In what has become a bit of a tradition, CEO Elon Musk has taken to Twitter again to explain the outcome of SpaceX’s latest Starship launch and landing attempt in more detail.
This time around, Musk’s debriefing comes after Starship serial number 10 (SN10) briefly became the first prototype of its kind to land in one piece – an extremely encouraging milestone for SpaceX. Less than 15 minutes later, though, an uncontrolled fire somehow breached the rocket’s stainless steel propellant tanks, resulting in a violent depressurization and explosion that tore Starship SN10 to pieces.
SN10’s momentarily successful landing came less than 30 days after Starship SN9’s own launch and landing attempt, which debuted a quick-fix design change meant to sidestep a different issue that caused Starship SN8 to fail shortly before touchdown last December. As it turns out, that design change – which SN9 never really had the chance to test – may have been Starship SN10’s downfall.
Starships must perform highly unusual maneuvers during their skydiver-style approach to atmospheric descent and the aggressive flip required to transition from that belly-down attitude into a propulsive vertical landing configuration. To enable those acrobatics, Starships need secondary ‘header’ tanks that permit the high-pressure storage of landing propellant.
Instead of having to maintain Starship’s building-sized main tanks at high pressures, header tanks make it far easier to safely store and feed propellant to Raptor engines. Most importantly, they help avoid prevent fuel flow interruptions or bubbles that can easily damage or destroy high-performance liquid rocket engines like Starship’s Raptors.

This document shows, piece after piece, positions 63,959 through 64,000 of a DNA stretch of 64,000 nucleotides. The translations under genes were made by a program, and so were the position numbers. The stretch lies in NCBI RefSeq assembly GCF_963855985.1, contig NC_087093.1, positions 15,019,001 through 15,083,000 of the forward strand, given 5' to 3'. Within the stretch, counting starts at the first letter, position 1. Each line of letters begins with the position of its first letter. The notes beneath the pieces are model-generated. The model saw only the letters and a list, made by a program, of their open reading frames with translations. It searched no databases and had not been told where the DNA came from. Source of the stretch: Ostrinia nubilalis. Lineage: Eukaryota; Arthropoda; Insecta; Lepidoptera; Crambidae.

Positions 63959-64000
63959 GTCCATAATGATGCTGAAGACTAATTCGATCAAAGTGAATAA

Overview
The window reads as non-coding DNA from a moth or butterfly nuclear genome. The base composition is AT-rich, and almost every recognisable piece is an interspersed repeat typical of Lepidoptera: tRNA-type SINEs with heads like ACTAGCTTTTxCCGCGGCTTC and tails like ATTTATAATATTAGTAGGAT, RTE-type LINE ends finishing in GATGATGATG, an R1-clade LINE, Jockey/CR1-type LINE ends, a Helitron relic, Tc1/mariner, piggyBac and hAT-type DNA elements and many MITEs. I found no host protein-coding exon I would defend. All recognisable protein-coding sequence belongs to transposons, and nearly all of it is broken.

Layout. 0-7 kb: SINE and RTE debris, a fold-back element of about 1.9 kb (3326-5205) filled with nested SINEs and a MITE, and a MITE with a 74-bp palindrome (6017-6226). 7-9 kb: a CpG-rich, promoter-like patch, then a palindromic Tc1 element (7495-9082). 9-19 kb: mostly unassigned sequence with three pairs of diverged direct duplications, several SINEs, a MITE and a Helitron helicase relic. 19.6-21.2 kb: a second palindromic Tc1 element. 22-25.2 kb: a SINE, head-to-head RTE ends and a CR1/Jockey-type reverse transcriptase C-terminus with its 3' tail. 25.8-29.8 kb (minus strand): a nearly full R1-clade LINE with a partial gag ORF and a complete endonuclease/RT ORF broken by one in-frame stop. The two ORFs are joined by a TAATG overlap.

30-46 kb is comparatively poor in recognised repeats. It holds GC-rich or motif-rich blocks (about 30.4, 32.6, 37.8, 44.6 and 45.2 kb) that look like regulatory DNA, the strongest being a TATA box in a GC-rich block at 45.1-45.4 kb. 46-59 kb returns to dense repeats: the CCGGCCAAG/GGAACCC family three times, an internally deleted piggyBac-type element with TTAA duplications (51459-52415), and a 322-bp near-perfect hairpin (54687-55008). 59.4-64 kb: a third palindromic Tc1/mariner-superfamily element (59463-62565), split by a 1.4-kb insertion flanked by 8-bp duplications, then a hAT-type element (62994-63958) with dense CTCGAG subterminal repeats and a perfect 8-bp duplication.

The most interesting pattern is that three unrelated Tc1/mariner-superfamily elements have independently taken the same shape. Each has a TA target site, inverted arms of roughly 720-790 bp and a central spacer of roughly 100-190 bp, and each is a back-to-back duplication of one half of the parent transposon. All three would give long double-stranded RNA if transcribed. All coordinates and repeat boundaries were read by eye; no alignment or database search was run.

After Starship SN8’s last-second landing failure on December 8th, SpaceX concluded that low pressure in the liquid methane header tank was largely to blame. Normally pressurized with methane gas in a cutting-edge process called autogenous pressurization, SpaceX ultimately seemed to think that that process was the root cause and responded by adding an alternative helium pressurization workaround at the last second. Long-term, helium is not a viable solution as it’s virtually impossible to resupply in-situ (on the fly), meaning that any Starships reliant upon helium would find themselves stranded on the Moon or Mars.
Starship SN9 ultimately failed a few seconds earlier than Starship SN8 when one of its Raptor engines failed to ignite, precluding a true flight test of the helium pressurization fix. As it turns out, Musk believes that that very fix may have doomed Starship SN10.
As Starship SN10 forged ahead past the points of failure that killed SN8 and SN9, the SpaceX CEO thinks that one or more of the vehicle’s three Raptor engines began to ingest some of that helium pressurant as they emptied their methane header tank. As a result, engine thrust would have dropped below expected values, preventing Starship SN10 from slowing down for a truly soft landing. Instead, the Starship hit the ground traveling a solid 25 mph (~10 m/s), obliterating its tiny landing legs and damaging its skirt section.
It’s unclear if that hard landing was the sole cause of SN10’s subsequent explosion, as both official and unofficial webcasts of the launch appear to show a major fire starting well before touchdown and continuing to burn up to the point of failure. Regardless, Musk says that “multiple fixes” are in work for Starship SN11, which is currently speeding towards a launch attempt as early as next week. It remains to be seen if those planned “fixes” will delay SN11’s launch plans.
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